Well, Fools, the moment that the recession inarguably got the best of Procter & Gamble
As I see it, P&G had to do something relatively fast to shore up customer loyalty. In times of economic malaise, lower prices are usually the quickest route to that end. Markdowns on Cheer brand detergent and other products should, at the very least, bolster the company's image in the mind of the distressed consumer.
Of course, certain folks assert that Jane and Joe Shopper will automatically flock back to P&G's premium brands following the recession's demise. From that perspective, a discount-driven business boost right now is hardly worth the potentially lower margins. But if, like me, you suspect a long-term shift in consumer habits is under way, then P&G's decision is a prudent move to stabilize its customer base before those shoppers leave for good.
Let's be clear, though: This is a stopgap strategy. Lower prices may please customers, but in the absence of endlessly declining corporate costs, they don't drive long-term profit growth for shareholders. That task falls in large part to product innovation -- an area that P&G management had appeared to eschew in favor of buying up car washes and high-end shaving brands.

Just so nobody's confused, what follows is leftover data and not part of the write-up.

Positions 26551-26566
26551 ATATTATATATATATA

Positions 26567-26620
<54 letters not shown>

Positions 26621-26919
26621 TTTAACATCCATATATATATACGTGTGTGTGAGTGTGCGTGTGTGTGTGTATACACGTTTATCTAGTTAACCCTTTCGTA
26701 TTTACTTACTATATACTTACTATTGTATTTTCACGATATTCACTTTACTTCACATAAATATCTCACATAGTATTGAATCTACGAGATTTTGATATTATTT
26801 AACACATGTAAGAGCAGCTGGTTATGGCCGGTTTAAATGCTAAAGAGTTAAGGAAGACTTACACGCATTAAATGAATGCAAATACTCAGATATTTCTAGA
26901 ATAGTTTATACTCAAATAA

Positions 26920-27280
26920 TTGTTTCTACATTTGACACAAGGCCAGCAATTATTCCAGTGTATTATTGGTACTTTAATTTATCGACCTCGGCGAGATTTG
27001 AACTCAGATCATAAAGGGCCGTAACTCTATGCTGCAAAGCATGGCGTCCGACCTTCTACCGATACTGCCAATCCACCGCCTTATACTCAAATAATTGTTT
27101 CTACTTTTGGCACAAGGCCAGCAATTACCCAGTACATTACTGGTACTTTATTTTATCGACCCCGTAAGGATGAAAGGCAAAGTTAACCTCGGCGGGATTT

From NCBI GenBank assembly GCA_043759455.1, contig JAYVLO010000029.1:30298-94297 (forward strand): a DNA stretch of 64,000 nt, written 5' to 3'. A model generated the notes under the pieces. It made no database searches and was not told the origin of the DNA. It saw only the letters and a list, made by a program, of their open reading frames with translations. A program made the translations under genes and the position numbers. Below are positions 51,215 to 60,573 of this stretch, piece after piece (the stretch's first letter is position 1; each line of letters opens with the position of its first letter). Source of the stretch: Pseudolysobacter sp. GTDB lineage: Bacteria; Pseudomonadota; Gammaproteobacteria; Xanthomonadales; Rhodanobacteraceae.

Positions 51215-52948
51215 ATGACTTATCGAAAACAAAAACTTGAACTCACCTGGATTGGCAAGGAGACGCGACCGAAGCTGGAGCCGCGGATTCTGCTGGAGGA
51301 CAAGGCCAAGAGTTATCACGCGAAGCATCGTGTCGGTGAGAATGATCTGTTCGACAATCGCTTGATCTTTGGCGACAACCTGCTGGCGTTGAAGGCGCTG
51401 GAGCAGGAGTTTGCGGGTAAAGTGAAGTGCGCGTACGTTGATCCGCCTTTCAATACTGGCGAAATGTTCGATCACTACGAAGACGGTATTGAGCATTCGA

More recently, however, signs of a more focused approach are emerging. The now-expanded Tide Coldwater product line promises to help consumers save big bucks on the energy costs associated with warm- and hot-water washes. Also, to help consumers clean their clothing without getting cleaned out, the company is exploring a low-cost, no-frills version of Tide. Perhaps most convincingly, management forecast fiscal-2010 second-quarter organic sales growth at 1%-4%, versus the 1%-3% growth it previously estimated for the full fiscal year. Notice, though, that the bump up is at the high end only. Nonetheless, Mr. Market sent shares 4% higher on the news.
Yep, I know, P&G shares are trading at a wide discount to competitors Colgate-Palmolive
That said, if you already own shares, or are thinking of buying, this could be a good time to review your choices in options. Whether your goal is to snag a lower buy-in price or generate income should the stock trade sideways for a spell, options could be the ticket to a more profitable near-term investment.
Don't know your puts from your covered calls? That's OK. Motley Fool Options advisor Jeff Fischer explains how to make money even in flat markets using options. And "flat" is exactly what P&G shares may be for quite some time.
Other decidedly Foolish and potentially profitable moves:
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